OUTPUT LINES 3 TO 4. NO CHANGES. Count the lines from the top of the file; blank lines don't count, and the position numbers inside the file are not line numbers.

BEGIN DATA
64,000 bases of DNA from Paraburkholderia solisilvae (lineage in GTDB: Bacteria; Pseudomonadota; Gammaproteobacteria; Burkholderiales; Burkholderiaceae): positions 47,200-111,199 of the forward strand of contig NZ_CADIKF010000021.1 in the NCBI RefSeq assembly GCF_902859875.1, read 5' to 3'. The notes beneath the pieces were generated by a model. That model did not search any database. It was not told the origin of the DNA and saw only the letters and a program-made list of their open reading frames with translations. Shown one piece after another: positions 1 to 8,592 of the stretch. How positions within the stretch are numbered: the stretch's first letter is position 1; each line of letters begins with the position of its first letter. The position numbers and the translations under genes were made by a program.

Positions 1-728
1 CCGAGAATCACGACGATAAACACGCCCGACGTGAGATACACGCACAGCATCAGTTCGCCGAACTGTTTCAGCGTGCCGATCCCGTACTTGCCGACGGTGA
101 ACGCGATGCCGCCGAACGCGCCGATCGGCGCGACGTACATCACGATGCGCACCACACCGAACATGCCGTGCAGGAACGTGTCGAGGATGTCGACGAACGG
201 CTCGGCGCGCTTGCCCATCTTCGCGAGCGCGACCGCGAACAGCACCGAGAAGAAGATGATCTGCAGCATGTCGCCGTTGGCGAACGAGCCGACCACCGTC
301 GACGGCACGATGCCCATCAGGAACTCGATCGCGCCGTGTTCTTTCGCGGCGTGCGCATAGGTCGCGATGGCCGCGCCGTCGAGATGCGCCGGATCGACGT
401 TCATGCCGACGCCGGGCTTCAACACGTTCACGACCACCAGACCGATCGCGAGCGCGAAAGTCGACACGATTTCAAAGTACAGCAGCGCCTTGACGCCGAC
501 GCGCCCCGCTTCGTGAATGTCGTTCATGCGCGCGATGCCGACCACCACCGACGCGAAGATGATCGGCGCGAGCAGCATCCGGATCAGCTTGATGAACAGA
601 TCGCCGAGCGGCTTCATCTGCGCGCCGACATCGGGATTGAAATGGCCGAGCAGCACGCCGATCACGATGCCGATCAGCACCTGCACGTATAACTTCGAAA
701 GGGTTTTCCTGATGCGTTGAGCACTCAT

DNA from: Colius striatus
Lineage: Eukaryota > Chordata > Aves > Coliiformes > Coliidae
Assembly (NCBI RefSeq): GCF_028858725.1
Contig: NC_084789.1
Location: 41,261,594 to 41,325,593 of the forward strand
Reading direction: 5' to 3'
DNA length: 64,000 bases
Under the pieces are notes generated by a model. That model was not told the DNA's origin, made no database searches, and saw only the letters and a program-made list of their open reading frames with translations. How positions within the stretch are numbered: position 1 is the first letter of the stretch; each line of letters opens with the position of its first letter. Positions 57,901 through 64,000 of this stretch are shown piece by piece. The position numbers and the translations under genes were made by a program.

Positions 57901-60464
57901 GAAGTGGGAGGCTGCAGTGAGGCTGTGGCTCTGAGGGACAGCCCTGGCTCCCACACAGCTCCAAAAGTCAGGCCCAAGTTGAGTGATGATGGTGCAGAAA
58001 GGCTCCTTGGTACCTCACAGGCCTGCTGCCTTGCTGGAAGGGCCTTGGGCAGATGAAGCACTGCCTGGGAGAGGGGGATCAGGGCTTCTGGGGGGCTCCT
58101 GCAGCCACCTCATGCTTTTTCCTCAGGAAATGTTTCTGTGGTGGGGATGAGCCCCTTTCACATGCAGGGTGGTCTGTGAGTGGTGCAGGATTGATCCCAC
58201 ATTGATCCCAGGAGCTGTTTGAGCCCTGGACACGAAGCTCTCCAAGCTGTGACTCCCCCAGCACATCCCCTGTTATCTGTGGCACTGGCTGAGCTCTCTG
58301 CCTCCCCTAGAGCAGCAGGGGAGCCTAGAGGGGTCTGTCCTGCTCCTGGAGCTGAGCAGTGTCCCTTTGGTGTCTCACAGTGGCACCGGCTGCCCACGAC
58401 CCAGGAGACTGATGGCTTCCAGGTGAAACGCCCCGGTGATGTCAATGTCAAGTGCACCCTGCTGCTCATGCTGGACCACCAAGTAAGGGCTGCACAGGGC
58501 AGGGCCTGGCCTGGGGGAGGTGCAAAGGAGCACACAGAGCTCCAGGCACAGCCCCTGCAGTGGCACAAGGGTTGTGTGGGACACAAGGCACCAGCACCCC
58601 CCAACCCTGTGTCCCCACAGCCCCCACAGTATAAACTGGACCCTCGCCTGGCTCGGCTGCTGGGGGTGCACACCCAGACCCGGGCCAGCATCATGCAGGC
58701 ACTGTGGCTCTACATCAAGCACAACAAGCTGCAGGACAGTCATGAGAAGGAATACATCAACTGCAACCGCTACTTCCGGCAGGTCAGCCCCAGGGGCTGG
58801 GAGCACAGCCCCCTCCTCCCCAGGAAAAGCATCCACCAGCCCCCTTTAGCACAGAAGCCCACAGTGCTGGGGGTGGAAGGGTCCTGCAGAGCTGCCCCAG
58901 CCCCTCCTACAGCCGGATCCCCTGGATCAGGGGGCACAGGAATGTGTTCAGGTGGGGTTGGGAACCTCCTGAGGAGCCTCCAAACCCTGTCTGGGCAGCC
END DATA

1 CCGAGAATCACGACGATAAACACGCCCGACGTGAGATACACGCACAGCATCAGTTCGCCGAACTGTTTCAGCGTGCCGATCCCGTACTTGCCGACGGTGA
101 ACGCGATGCCGCCGAACGCGCCGATCGGCGCGACGTACATCACGATGCGCACCACACCGAACATGCCGTGCAGGAACGTGTCGAGGATGTCGACGAACGG